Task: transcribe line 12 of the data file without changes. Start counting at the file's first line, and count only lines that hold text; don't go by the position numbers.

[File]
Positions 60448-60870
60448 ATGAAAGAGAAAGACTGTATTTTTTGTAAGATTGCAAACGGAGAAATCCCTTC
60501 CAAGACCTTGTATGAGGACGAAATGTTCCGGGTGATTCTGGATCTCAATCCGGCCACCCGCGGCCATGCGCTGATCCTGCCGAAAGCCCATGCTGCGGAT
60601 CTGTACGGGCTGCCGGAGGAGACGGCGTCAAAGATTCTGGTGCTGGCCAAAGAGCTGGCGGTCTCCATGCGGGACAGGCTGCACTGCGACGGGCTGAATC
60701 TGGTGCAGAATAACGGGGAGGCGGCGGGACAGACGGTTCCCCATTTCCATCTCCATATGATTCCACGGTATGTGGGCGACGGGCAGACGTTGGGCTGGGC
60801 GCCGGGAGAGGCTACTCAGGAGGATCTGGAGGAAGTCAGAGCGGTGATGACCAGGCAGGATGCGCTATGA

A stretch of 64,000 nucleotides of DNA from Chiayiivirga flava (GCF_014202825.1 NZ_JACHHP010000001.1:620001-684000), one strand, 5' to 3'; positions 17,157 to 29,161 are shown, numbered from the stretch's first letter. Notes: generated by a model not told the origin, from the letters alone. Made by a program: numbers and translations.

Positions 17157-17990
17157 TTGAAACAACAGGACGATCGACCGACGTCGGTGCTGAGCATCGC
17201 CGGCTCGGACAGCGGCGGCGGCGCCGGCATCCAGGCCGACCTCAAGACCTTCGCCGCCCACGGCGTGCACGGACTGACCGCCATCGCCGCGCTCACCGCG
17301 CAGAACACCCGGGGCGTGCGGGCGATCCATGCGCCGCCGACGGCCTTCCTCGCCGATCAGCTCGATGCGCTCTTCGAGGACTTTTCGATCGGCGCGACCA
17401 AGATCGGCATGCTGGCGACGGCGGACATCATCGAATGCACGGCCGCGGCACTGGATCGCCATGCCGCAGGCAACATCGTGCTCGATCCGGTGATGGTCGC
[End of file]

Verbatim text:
17401 AGATCGGCATGCTGGCGACGGCGGACATCATCGAATGCACGGCCGCGGCACTGGATCGCCATGCCGCAGGCAACATCGTGCTCGATCCGGTGATGGTCGC